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Thursday, March 11, 2010

The Social Enterprise Summit and World Forum: why you should attend

Post originally published here.

After my earlier post about the Social Enterprise Summit and World Forum coming up April 28-30 2010, I have had an opportunity to talk to Bill Strathmann, who is the CEO of Network for Good, and also Vice Chair at the Social Enterprise Alliance. Here are my impressions on the summit after that discussion:

1. The Social Enterprise Alliance has a very narrow definition of what a Social Entreprise is. They define it on their website as "an organization or venture that achieves its primary social or environmental mission using business methods". So we are looking at businesses with a very specific focus on resolving social issues, and located somewhere in the middle of the "do-good" spectrum between corporations involved in Corporate Social Responsibility (CSR) on one side, and non-profits on the other. BUT don't feel excluded, please keep reading...

2. Despite this narrow definition, I believe that the summit should be of interest to a wide audience:
- because, on the down side, the reality is that the problems that we face today around the world are too big to be fixed by just relying on Social Enterprises to do the right thing while everybody else keeps doing business as usual
- and because on the up side, the ideas that are coming out of Social Enterprises, and the best practices that can be identified from the existing implementations, can be very useful to corporations trying to get into creative capitalism, and to non-profit trying to evolve towards a more sustainable model of doing business than relying on grants.
So really everybody should come to engage.

The summit is set to deliver a lot of great content to enable real change, because beyond the various tracks offering knowledge sharing and discussions on best practices for social entrepreneurs or would-be social entrepreneurs, it is opening the doors to a larger discussion. The title of this summit is "New Approach, New Economy" and it is bringing up important questions, and prospective from key stakeholders:
- the first plenary session takes a look at what governments are trying to do to help social enterprises, with representatives from Canada, UK and US governments.
- the second plenary session gets into "how to think different", with a look at system thinking
- and the summit offers opportunities for side discussions through the "Dine around" program and through tours of local social enterprises, great opportunities to mix and brainstorm on the next best thing.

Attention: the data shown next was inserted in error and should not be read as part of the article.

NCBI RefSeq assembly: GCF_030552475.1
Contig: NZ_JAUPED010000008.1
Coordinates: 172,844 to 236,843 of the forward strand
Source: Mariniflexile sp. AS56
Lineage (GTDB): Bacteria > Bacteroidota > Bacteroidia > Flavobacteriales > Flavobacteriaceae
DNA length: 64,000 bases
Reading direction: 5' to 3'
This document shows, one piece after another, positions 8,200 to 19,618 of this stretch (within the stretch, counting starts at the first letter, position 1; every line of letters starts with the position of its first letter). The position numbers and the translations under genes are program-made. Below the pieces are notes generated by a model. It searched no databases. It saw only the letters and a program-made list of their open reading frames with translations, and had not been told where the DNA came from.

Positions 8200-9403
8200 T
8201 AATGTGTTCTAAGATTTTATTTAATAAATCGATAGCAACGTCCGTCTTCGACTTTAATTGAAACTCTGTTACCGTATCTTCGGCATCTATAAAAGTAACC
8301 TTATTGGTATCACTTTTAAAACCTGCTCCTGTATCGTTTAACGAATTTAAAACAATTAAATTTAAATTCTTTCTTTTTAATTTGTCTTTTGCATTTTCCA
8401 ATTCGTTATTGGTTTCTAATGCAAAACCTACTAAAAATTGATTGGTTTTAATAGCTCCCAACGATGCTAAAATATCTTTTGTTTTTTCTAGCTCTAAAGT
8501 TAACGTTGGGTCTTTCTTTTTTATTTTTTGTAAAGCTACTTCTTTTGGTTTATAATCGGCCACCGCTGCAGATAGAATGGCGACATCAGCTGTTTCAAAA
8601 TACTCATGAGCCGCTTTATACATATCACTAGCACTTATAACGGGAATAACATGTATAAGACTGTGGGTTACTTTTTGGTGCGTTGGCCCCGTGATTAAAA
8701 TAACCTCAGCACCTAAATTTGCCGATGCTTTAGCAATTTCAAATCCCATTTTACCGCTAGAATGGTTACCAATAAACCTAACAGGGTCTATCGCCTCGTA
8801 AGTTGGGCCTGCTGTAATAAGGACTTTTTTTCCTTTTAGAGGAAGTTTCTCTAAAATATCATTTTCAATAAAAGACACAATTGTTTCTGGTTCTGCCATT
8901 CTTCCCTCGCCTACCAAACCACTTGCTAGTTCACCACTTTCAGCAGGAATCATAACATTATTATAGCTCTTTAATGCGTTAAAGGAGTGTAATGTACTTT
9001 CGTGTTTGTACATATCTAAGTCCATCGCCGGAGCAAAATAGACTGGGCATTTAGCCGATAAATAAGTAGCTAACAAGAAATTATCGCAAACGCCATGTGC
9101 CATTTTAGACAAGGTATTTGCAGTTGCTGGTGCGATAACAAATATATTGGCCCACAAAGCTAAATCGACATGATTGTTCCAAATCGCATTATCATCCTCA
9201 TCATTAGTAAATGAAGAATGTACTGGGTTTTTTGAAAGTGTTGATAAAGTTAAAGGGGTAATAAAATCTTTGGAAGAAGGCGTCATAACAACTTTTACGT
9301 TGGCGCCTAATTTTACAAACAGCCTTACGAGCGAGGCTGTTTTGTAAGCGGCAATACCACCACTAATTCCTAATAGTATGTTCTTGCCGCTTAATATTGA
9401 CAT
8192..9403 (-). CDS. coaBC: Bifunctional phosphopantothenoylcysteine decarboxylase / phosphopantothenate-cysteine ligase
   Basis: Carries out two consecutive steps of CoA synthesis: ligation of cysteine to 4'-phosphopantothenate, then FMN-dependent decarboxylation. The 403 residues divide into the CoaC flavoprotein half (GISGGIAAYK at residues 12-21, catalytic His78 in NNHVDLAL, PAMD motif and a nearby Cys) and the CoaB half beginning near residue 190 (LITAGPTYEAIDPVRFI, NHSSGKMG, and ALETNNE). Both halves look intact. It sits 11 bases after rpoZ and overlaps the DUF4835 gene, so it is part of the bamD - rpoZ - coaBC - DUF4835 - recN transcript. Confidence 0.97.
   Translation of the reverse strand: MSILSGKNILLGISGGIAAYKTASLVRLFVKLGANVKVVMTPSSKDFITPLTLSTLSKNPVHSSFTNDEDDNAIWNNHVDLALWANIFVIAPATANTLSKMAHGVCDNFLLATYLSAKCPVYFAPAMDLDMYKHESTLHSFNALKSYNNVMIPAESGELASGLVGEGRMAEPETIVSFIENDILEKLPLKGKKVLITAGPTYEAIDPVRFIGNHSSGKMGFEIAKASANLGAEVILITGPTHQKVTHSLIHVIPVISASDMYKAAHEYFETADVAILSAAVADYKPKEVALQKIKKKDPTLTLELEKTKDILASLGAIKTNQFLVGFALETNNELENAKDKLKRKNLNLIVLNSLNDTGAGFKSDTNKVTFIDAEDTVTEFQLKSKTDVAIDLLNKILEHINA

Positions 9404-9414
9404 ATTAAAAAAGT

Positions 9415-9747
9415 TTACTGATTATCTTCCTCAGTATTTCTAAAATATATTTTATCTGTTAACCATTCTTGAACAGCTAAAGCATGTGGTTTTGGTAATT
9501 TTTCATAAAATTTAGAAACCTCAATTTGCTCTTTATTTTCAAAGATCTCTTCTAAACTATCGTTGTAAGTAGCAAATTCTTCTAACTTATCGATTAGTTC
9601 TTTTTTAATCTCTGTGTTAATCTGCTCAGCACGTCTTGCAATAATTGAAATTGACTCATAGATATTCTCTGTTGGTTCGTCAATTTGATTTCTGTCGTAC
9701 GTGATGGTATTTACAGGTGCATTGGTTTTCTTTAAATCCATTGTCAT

With this great content and these key stakholders, and in order to get the perfect mix, who should come?:
- corporations currently involved in CSR and interested in creative capitalism should send people at this conference, so that they can identify opportunities to serve markets that they have ignored so far. The creation of Grameen-Danone Foods is a great example of what can be done by corporations when they open their mind to such new opportunities.
- non-profits should come to learn how it is possible to introduce new revenue streams into their programs so that the people they help can be engaged better and longer, and so that they can become more sustainable by relying less on grants and more on a solid business model. According to Bill Strathmann the message from the Social Enterprise Alliance to Foundations is that they should consider spending more grant money on financing the creation and/or growth of social enterprises rather than on financing spending programs that require new grants year after year. And I agree that they should.
- and of course all entrepreneurs should be involved, because business is social and entrepreneurs achievements emerge from the ecosystem that they were able to build around themselves.

Ultimately the success (from my prospective) of the social enterprise movement will be when we can get rid of the word "social enterprise" because we will have learn to do business the right way, maximizing the returns for all the stakeholders rather than maximizing the returns for the stockholders. This is the culture that Entrepreneur Commons (my own social enterprise dedicated to helping you the entrepreneur) is nurturing, and I look forward to attending this summit, to learn more what can be done and how.